When I first discovered Bob Red Mill’s new line of whole wheat pearl couscous at the BlogHer Food Conference in Atlanta, I was instantly hooked by the nutty flavor. I even smuggled a few sample bags back to San Francisco, and couldn’t wait to play around with the wholesome, round bites of pasta. Except that I actually did wait quite a bit – two entire months – before finding the perfect opportunity to use these precious samples.
The opportunity came in the form of an orzo salad recipe I came across while flipping through Heidi Swanson’s superb cookbook, Super Natural Every Day). I decided to substitute the whole wheat pearl couscous for the orzo to add some wholesomeness while keeping the bite of a small, salad-friendly pasta.
But the combination of a broccoli pesto with broccoli florets, avocado and crunchy nuts were what initially drew me to the recipe. I’ve been known to easily polish off several cups of broccoli – raw, steamed, sauteed, or roasted. Yet I had never tried a broccoli pesto. Clearly, the time was nigh.
After stalking green garlic at the market for a couple weeks, I finally approached it with the understanding that, this time, I was taking it home. It didn’t matter that we weren’t familiar with each other, or that I had forgotten to research what others before me had done with this green onion look-alike. I simply knew that I had to experience the younger, milder version of garlic while springtime was still offering it.
Lest I sound like a garlic pervert, I’ll take this opportunity to explain: (more…)
With just tomatoes, onion, garlic, peppers, a couple pantry-staple spices, one pot, and 25 minutes of hands-off simmering, this spicy, satisfying and unapologetically healthy tomato-chile sauce comes together and is ready to satisfy any number of your weeknight Mexican food desires.
Toss it with some pasta, corn, and black beans, topped with a dollop of sour cream (or Greek yogurt) to enjoy a break from and simple variation of the standard weeknight spaghetti with marinara. Or enjoy it as you would any other tomato and chile-based sauce (enchiladas? wet burrito? mixed into scrambled eggs or potatoes? hot salsa and/or bean dip? chilaquiles?). But my personal favorite is using it as the sauce for a Mexican Tortilla Lasagna. (more…)
Whether you count yourself among those who work hard or hardly work in the kitchen, a fresh pesto sauce that comes together after one minute of chopping and one minute of blending is something you have no excuse not to make.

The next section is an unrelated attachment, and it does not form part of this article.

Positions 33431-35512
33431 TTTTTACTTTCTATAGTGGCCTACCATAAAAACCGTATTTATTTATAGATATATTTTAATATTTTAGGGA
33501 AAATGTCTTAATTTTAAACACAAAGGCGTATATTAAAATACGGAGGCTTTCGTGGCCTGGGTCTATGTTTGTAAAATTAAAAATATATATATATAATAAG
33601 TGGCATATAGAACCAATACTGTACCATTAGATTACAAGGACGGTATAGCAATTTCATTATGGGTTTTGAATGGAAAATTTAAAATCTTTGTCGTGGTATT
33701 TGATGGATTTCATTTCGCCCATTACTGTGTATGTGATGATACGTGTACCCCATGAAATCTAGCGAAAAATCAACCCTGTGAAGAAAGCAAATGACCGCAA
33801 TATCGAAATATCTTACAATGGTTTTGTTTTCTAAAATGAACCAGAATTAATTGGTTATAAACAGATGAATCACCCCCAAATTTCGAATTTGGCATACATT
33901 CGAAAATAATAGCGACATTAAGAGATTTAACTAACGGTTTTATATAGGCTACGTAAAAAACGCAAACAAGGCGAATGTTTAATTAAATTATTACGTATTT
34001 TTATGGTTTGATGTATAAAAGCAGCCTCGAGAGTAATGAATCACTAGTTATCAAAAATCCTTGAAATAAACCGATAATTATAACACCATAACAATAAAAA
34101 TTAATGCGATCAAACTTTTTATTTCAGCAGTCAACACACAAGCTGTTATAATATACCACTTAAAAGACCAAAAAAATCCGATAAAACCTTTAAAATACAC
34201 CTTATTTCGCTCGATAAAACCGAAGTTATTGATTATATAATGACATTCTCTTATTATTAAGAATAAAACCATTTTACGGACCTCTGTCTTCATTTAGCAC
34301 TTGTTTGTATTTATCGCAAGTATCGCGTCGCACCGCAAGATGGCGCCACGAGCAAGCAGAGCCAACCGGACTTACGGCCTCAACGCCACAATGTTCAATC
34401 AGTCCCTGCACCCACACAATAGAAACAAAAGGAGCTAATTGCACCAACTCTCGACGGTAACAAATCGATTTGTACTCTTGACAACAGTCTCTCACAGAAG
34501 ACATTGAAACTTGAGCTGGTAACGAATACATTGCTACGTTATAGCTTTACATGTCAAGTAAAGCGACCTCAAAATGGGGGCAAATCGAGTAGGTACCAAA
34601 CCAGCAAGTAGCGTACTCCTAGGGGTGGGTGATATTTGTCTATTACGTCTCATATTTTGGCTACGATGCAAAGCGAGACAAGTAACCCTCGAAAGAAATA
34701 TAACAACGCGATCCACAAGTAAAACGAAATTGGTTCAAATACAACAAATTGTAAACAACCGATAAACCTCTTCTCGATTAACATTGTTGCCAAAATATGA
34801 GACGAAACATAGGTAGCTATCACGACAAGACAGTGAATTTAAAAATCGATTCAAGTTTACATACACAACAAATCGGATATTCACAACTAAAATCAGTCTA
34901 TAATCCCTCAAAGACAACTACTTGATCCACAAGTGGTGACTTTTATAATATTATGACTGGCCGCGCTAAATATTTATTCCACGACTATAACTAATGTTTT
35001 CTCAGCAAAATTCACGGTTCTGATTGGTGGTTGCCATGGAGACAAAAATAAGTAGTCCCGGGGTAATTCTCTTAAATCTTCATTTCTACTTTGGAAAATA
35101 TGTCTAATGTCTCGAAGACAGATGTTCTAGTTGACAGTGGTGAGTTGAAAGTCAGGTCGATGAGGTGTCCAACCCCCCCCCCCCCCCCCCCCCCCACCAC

Pesto is not only among the easiest things to make, but the homemade variety made with a fragrant bunch of fresh herbs results in unbeatable flavor at a fraction of the store-bought price. With basil and other spring herbs showing up at the market, now is the time to pull out that food processor and blend away.
What I love most about pesto, beyond its fresh flavor and minimalist prep time, is its unlimited versatility. Whether slathered on a sandwich or a pizza, tossed with roasted potatoes or fresh veggies, or mixed into a simple pasta dish, pesto adds a little something that elevates these simple dishes. But pesto’s versatility extends beyond its uses to the ingredients themselves. (more…)
I remember picking radishes out of my mother’s garden as a child. And I’m almost certain that I did not clean them with as much diligence (and an entire bottle of hand soap) as the first baby carrots I ever pulled out of the ground. Rather, I brushed off the dirt with my shirt, twisted off the ugly root, and dove right in. Crunchy and spicy, I enjoyed the radish in its freshest and rawest state without any adornments. But unfortunately, I never thought to approach asparagus in the same way.
Fresh asparagus, as I appreciate it now, signals the decline of thick greens and hearty root vegetables, and ushers in the lighter, more uplifting assortment that spring has to offer. However, in my childhood memories, I recall asparagus as a rather sad, drooping and stringy set of spears that were often overcooked, as that is the easiest and most frequent method of preparing a veggie that barely needs any time to cook. Except for eating it raw. (more…)